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EDITORIAL – Keeping alive the spirit of Pan-Caribbean

marciadottin, [email protected]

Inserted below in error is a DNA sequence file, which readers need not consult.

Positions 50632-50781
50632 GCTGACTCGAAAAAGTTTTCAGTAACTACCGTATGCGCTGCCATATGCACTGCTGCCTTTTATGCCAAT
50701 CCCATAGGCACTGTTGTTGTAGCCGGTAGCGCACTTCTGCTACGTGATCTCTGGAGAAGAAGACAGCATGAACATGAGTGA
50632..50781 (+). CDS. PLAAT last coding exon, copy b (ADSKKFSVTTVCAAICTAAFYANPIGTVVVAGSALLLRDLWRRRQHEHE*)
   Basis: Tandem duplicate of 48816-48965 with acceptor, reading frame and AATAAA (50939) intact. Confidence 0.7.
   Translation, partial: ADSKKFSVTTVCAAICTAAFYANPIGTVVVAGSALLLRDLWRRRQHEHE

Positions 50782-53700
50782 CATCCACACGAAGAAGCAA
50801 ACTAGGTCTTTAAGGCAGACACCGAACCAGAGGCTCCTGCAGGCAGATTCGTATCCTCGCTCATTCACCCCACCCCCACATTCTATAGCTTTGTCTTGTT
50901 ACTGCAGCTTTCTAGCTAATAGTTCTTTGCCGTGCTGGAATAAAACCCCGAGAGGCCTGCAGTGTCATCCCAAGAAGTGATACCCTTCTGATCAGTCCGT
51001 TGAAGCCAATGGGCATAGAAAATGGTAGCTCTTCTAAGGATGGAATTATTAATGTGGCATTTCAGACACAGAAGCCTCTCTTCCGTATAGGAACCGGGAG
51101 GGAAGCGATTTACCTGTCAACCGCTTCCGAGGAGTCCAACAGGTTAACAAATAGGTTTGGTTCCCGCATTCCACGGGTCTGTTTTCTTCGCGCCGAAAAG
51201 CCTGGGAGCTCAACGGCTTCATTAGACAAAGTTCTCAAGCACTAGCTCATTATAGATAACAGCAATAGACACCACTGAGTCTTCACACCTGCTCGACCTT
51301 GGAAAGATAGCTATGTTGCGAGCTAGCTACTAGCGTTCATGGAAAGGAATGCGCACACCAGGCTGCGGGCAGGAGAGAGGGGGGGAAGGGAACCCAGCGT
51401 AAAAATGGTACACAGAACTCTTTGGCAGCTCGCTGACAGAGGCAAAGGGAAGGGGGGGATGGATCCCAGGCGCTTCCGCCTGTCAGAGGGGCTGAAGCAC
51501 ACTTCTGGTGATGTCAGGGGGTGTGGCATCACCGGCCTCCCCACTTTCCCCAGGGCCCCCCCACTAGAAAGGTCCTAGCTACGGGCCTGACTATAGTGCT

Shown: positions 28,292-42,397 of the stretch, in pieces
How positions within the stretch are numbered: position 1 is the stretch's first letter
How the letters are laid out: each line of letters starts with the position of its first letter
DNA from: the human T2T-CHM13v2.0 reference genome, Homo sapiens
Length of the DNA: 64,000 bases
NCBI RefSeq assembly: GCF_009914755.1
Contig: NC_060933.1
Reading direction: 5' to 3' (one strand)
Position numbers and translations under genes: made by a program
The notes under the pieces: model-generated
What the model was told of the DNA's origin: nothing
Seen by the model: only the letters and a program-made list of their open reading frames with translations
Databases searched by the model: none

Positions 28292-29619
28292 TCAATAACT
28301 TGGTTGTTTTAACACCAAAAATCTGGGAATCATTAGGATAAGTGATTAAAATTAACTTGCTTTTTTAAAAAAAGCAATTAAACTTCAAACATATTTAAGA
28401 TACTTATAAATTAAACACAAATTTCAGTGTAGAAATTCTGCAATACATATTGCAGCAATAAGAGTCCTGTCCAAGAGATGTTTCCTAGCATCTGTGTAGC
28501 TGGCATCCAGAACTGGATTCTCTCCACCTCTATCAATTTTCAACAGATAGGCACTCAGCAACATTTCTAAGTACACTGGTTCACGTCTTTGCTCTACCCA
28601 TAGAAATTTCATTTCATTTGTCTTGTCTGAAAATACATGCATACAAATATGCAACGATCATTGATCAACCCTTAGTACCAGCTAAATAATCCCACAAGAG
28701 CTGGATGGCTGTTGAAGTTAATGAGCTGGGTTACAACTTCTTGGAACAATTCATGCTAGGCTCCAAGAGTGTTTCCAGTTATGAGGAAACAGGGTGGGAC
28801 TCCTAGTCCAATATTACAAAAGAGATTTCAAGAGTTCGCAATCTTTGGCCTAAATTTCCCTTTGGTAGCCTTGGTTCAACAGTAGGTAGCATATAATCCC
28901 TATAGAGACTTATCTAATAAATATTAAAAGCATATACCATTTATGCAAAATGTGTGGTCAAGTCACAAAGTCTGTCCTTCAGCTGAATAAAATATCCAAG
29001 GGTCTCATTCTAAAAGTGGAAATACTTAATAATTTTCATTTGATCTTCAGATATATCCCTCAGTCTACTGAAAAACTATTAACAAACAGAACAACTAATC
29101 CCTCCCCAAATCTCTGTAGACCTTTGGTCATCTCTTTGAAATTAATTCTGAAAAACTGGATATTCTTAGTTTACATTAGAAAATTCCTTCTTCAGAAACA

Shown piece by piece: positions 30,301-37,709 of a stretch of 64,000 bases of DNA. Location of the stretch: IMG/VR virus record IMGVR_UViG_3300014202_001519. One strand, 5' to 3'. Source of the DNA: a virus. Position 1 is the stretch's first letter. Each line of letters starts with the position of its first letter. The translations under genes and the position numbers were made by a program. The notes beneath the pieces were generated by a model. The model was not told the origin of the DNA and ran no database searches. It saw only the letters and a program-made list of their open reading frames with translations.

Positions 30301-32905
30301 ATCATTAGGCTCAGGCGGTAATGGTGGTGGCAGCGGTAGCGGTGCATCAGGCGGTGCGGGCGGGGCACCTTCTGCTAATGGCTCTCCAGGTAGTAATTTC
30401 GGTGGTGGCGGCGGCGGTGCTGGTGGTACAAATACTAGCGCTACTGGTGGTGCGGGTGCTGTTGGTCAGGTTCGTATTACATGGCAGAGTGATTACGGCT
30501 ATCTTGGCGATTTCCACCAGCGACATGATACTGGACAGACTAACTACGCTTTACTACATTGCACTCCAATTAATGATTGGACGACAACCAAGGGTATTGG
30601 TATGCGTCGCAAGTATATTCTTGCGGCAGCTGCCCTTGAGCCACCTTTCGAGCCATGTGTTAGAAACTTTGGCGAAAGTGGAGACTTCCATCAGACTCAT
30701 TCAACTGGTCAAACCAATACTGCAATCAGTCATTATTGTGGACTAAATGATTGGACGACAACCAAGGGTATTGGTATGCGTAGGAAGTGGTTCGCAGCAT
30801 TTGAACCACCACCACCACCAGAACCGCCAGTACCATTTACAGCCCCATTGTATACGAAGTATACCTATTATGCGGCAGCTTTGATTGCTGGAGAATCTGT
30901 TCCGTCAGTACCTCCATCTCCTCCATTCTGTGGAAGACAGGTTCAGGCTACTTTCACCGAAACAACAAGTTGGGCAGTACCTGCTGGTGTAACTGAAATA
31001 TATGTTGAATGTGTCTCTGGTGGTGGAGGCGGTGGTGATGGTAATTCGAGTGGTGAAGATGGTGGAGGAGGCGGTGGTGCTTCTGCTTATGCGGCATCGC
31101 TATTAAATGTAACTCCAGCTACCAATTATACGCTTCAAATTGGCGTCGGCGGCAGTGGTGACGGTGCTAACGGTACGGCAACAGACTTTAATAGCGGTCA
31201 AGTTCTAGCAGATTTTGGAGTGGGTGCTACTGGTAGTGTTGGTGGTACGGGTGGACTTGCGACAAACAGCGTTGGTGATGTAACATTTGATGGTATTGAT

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THE FACT that local and regional political leaders (with the exception of Vincentian Prime Minister Ralph Gonsalves) failed to be represented at the just-concluded Fifth Assembly of Caribbean People, seems not to have had any negative impact on the outcome in relation to deliberations and decisions.Having got underway with a well attended opening session last Tuesday evening at the Cave Hill Campus of the University of the West Indies, the participants from across the four major language areas of the Greater Caribbean seemed to have been stimulated by the two major addresses, first by the noted novelist and social commentator George Lamming, and secondly by Prime Minister Gonsalves.  In forging “unity”, against the odds, in its varied dimensions, including cultural and economic aspirations among the nationals of the region, the Caribbean Regional Executive Committee (REC) has been persistent in the introduction of themes relevant to the period that each “assembly” was held, over 16 years, since the first in Trinidad and Tobago.The second Assembly took place inthe Dominican Republic (2001); third in Haiti (2003); fourth in Cuba (2008) and with Barbados hosting the just-concludedweek-long event for which the Clement Payne Centre is credited as having played the key role as convenor.When an objective assessment is made about the commitment by visiting and local delegations, and the social/cultural, economic and political issues embracedfor follow-up action, the REC could perhaps be viewed as having sustained ideas and passion that had contributed to the inauguration of the Assembly in support of a pan-Caribbean vision.It seems to be the case that successive assemblies have reflected a distinct left, or left-of-centre ideological preference. At the same time, it is relevant to observe that this apparent philosophical inclination has avoided compromising commitment to spawn and sustain a Pan-Caribbean vision embracing varying ideological schools of thought, while being firm in the advocacy of unity and solidarity across boundaries of nationality, ethnicity and culture.In this sense, although there are lingering differences in approaches by the region’s economic integration movement that is  the 15-member Caribbean Community (CARICOM), it could be conceded, even by detractors of the organisation that stands as the “Assembly of Caribbean People”, that both at least share a common goal in relation to generating unity among the region’s nationals – irrespective of nationality; race and culture, or in economic and political systems.In the circumstances, it is encouragingto know that the local convenor, Clement Payne Centre, played a positive rolein enabling the Regional Executive Committee to express satisfaction with the progress achieved at the just-concluded Fifth Assembly in the furtherance of the goals identified at the inaugural event in Trinidad and Tobago in 1994.